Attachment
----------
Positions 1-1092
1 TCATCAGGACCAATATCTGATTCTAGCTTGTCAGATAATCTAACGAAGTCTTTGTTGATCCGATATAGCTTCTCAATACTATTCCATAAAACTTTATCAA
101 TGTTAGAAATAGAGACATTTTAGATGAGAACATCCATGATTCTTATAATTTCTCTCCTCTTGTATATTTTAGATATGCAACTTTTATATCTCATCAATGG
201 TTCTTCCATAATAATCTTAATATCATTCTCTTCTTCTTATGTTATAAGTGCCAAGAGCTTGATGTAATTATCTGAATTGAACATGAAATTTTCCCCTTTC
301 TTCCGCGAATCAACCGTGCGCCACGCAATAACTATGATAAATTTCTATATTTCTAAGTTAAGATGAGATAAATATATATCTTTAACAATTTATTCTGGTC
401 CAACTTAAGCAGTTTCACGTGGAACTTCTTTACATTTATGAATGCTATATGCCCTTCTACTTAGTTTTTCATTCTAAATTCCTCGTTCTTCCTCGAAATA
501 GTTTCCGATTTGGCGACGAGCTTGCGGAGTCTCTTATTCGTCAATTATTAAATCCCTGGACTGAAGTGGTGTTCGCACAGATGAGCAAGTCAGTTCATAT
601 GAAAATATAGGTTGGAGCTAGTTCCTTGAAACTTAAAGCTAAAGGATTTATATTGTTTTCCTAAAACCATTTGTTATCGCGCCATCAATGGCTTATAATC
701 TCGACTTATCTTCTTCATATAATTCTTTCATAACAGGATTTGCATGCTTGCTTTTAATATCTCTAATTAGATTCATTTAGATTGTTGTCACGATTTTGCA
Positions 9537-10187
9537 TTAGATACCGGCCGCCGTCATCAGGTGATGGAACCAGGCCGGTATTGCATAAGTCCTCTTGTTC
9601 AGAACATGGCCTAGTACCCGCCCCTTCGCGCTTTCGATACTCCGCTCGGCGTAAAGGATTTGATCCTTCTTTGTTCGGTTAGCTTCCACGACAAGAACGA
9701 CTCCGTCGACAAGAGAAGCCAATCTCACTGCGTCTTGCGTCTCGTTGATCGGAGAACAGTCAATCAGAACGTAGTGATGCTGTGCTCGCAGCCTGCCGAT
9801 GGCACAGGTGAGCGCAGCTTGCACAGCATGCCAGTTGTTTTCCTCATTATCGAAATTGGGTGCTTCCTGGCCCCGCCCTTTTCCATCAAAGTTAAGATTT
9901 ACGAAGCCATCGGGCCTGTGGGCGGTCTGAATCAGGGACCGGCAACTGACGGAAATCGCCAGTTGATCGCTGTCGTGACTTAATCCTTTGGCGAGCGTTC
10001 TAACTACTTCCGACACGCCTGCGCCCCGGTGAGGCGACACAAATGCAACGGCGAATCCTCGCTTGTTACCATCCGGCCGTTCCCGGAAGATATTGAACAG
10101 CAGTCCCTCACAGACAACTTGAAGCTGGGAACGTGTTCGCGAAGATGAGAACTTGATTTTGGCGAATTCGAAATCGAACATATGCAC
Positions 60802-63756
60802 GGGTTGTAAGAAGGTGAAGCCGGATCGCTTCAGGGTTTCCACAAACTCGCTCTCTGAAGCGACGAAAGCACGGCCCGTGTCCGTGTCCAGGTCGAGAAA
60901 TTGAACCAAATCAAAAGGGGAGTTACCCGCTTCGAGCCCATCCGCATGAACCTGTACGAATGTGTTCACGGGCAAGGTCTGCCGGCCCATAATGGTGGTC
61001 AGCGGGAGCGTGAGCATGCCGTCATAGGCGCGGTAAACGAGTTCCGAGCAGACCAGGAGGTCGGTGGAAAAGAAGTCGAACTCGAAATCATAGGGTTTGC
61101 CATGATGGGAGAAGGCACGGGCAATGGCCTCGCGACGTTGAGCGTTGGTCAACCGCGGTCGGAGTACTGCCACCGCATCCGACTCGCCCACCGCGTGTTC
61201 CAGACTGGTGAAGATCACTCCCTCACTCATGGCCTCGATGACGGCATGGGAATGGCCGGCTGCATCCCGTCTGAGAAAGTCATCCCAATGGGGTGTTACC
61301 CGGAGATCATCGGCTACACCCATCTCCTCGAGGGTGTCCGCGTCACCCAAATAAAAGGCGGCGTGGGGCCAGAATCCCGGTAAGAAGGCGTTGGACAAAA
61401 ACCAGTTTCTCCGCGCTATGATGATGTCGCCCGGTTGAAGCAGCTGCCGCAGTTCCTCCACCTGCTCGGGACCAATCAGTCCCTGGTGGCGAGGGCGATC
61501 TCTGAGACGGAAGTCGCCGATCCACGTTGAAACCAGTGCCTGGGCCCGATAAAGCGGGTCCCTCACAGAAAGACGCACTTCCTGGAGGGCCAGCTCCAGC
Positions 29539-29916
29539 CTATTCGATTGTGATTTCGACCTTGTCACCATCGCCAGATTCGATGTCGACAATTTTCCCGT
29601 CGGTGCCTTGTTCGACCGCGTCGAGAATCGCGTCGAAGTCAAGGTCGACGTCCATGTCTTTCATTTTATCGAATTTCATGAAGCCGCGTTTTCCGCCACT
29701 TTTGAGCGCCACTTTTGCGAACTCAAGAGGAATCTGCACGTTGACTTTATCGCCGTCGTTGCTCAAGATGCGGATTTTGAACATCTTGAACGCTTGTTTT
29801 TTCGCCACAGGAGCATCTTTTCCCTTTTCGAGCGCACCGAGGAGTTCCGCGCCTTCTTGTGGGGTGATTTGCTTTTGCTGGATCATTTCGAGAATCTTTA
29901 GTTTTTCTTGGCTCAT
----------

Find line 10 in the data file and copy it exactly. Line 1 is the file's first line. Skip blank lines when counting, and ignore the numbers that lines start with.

Positions 9537-10187